Sydney: A revolutionary breakthrough could finally pave the way to cure practically incurable and debilitating auto-immune diseases such as lupus and Sjogren`s syndrome.
These auto-immune diseases are caused by the body mistakenly targeting healthy tissue as unhealthy ones, producing antibodies that attack the body`s own organs.
Doctoral student Rhianna Lindop from Flinders University has developed a technique with Flinder`s proteomics (study of proteins) experts Georgia Arentz and Tim Chataway to analyse a type of antibody that contributes to the progression of lupus and Sjogren`s syndrome.
Systemic lupus erythematosus, often abbreviated to SLE or lupus, is a systemic auto-immune disease that can affect any part of the body. In Sjogren`s syndrome, immune cells attack and destroy the exocrine glands that produce tears and saliva.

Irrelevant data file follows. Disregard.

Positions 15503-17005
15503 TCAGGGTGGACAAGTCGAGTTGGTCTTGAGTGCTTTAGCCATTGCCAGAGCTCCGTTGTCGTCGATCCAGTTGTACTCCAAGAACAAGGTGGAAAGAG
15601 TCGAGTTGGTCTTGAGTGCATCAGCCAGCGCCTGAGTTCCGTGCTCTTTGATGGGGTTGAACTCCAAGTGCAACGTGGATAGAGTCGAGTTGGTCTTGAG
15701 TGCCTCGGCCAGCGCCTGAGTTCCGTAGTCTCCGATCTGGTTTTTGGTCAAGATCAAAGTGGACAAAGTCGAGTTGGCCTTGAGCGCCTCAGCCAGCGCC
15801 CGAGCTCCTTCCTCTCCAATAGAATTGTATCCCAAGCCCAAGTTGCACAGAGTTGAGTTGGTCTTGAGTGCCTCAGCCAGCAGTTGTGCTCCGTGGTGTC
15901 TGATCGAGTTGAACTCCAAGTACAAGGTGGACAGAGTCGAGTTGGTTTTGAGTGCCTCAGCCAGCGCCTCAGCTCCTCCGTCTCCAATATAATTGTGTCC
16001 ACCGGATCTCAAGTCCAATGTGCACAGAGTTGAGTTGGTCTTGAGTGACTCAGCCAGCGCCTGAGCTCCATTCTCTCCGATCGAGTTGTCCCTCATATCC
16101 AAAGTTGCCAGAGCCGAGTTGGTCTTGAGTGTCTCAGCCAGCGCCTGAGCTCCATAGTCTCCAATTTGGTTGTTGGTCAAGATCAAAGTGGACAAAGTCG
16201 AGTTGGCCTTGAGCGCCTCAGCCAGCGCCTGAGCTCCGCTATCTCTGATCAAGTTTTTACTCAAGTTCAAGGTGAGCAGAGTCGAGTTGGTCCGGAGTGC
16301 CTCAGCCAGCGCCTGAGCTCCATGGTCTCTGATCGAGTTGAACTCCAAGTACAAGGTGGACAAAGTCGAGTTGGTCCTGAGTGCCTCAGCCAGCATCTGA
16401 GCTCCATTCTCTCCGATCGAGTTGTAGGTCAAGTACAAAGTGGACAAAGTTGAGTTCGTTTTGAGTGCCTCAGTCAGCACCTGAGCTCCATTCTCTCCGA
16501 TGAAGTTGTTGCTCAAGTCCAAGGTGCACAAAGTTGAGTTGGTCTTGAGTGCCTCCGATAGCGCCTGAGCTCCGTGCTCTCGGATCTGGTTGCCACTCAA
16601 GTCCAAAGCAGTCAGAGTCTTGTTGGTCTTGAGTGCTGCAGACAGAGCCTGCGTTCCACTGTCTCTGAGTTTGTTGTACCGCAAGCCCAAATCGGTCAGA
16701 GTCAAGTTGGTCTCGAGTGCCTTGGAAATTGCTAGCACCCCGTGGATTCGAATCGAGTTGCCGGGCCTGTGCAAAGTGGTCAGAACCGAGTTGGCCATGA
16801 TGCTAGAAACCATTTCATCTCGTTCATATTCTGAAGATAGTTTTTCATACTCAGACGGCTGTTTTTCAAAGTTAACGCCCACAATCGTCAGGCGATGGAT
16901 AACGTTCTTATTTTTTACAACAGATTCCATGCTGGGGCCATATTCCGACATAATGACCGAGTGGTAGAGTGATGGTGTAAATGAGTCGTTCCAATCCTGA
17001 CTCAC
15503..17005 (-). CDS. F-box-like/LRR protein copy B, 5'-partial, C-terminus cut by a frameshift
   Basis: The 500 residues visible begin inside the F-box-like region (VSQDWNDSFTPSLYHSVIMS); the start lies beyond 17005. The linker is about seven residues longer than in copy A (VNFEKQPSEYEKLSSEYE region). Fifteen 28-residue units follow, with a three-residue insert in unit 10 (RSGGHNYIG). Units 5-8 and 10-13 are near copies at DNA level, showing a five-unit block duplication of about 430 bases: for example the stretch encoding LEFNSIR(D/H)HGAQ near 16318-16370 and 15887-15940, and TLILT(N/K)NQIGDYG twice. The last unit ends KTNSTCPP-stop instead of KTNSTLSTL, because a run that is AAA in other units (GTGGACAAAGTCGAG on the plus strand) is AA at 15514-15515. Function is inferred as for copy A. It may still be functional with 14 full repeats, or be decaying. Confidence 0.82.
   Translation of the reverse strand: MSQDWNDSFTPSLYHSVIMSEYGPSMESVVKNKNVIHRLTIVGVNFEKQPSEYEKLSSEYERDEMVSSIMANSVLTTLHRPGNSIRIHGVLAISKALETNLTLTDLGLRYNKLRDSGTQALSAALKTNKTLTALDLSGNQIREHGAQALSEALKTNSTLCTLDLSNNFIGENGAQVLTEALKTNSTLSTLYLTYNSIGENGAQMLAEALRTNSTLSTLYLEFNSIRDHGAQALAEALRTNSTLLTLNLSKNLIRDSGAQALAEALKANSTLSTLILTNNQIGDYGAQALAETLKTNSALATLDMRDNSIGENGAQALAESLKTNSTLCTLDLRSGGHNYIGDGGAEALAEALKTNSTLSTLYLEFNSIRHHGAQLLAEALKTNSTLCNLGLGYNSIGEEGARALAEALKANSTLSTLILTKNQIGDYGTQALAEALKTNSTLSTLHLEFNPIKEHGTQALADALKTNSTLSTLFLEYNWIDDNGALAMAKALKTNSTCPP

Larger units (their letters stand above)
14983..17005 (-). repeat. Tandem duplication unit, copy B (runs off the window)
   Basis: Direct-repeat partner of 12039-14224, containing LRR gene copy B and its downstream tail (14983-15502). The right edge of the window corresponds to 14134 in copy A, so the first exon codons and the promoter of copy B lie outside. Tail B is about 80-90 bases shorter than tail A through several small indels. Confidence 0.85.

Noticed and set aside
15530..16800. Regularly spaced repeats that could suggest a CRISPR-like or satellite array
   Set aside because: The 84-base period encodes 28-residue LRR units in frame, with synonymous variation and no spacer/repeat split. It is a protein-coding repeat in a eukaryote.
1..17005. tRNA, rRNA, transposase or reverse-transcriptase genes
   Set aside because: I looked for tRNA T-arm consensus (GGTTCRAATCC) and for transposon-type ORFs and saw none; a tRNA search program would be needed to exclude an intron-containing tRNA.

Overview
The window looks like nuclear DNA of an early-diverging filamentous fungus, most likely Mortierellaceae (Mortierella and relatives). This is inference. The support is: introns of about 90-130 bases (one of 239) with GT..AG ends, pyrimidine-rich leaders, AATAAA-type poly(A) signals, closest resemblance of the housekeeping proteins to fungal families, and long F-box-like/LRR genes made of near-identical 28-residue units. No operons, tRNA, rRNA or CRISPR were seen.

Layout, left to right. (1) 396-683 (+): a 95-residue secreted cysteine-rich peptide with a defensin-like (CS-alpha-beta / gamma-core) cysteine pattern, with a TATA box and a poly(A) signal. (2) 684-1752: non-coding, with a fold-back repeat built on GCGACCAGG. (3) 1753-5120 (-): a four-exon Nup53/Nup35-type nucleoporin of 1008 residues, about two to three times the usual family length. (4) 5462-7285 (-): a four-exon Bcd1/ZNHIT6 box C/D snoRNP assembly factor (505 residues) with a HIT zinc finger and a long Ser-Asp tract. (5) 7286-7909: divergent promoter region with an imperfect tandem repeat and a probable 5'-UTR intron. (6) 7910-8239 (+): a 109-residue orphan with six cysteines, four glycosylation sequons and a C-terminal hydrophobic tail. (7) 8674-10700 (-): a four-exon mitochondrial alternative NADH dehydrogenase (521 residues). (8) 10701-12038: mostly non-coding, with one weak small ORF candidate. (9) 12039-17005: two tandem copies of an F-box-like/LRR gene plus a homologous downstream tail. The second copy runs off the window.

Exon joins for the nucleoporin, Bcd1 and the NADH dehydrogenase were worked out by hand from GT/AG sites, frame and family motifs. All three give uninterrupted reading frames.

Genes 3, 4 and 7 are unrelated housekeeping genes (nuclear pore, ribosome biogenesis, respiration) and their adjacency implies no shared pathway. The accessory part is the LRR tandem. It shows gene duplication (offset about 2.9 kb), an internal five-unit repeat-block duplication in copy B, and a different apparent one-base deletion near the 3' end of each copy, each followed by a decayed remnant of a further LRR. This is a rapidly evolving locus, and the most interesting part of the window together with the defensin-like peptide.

"We all have proteins in our body but in people with auto-immune diseases the body recognises these `self` proteins to be foreign and responds to them by producing antibodies that attack and destroy healthy tissues and organs," Lindop said, according to a Flinders statement.
Using a mass spectrometry machine, the researchers have - for the first time - analysed the antibody`s molecular structure in lupus and Sjogren`s patients to determine its sequence at a "protein level" rather than just on the genomic, or DNA scale, as previous research has done.
The findings have shown that all patients with the particular antibody demonstrated a common molecular signature.
With no cure for the two conditions, Lindop said her groundbreaking research could lead to a "next generation of diagnostics and therapeutics".